You can mitigate this unavailability by creating a static copy of the index to direct user traffic to during reindexing (blue-green deployment). This means that users are getting served stale data (plus, the storage requirements might be huge to replicate a whole index). This can be make or break if your business relies on surfacing real-time or nearly-real-time data.

For a production-grade vector database, consistent data availability and fresh data are necessities.

Inefficient memory (and therefore cost), the need for expert parameter tuning, data unavailability, and data staleness are some of the reasons we at Pinecone don’t think that a great algorithm like HNSW makes a great foundation for a vector database.

Great, purpose-built vector databases need more than great algorithms.


Returning to our design requirements, great vector databases must be:

Easy to use and operate —Your database should “just work”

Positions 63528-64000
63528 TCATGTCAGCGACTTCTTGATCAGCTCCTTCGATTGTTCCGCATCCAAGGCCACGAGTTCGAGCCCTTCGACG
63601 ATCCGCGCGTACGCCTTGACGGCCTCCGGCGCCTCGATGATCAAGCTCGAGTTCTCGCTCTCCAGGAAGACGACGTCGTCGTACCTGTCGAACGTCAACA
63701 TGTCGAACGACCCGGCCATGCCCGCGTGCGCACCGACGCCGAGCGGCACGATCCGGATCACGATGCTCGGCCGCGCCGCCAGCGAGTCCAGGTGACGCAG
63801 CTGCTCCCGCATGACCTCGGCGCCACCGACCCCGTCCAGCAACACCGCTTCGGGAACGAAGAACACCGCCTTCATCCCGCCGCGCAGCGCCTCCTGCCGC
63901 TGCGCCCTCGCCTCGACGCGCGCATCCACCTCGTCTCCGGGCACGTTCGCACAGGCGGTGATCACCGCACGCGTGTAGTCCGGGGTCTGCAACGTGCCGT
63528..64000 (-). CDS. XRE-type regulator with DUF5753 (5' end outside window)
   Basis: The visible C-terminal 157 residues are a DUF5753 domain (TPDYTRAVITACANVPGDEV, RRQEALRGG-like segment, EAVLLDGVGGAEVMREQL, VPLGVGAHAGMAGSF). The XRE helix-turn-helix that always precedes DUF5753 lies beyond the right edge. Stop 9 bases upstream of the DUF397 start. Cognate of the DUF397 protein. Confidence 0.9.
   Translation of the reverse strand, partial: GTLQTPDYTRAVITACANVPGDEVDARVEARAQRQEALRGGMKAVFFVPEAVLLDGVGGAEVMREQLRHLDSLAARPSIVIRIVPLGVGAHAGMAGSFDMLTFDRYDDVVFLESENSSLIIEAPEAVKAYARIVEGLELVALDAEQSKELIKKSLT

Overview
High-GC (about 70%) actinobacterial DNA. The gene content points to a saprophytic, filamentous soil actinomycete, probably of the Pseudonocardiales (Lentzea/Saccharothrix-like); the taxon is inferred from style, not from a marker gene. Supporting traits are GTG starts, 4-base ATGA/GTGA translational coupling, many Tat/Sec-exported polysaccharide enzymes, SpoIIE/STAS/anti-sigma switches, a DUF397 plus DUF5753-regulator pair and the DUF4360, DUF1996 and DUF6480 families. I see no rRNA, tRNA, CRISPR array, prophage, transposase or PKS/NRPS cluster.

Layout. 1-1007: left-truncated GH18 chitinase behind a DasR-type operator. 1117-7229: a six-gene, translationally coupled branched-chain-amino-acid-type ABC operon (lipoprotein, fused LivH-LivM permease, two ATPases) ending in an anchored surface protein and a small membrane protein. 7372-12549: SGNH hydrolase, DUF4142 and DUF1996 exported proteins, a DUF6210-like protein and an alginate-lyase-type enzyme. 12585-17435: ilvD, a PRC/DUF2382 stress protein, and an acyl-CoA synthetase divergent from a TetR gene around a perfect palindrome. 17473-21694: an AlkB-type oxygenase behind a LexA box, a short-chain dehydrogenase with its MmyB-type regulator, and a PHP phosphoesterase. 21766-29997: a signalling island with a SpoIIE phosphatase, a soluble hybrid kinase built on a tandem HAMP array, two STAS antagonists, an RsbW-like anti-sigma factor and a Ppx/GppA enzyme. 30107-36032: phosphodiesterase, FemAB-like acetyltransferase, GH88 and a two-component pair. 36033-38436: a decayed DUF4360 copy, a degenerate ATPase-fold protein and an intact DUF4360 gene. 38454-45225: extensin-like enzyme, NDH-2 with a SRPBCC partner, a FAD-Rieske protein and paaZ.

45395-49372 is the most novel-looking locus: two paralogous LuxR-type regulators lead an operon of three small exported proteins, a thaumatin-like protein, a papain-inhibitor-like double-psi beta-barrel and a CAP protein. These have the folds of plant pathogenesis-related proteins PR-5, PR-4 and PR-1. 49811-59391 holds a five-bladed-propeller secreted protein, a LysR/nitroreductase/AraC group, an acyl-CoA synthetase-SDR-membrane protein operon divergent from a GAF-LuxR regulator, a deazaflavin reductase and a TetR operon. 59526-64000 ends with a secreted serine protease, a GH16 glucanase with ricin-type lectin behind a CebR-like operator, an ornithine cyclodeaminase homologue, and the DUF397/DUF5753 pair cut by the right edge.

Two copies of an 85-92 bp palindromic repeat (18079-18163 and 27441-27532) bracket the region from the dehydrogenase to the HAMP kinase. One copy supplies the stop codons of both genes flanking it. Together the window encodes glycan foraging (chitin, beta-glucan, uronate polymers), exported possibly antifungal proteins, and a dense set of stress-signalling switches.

As a SaaS company, we want to give you the freedom to concentrate on what matters: building the product.

Since vector databases are a core piece of infrastructure within GenAI applications, they should just work. Simple as that. There should be no need for you to spend endless hours tuning complex algorithms or adding error handling to check that an index can handle simple CRUD operations.

Users of GenAI applications powered by Pinecone should be confident that they’re getting the freshest, most relevant data possible. Developers of GenAI applications powered by Pinecone should be confident that the infrastructure will manage itself and the serving cost will be predictable and affordable.

Flexible — Your database should meet multiple user needs.

Products that rely on vector databases have a variety of priorities. With Pinecone, developers can choose different index types, based on the performance characteristics they value most. Each of Pinecone’s index types is powered by a bespoke algorithm designed to deliver towards a particular use case.

Performant and cost-effective at any scale — Your database should manage memory, and therefore cost, efficiently at any scale.

The scale and makeup of your data should not impact your database’s performance. Under the hood, Pinecone is powered by vector-optimized data structures and algorithms to ensure your indexes stay up and running, always.

Pinecone Indexes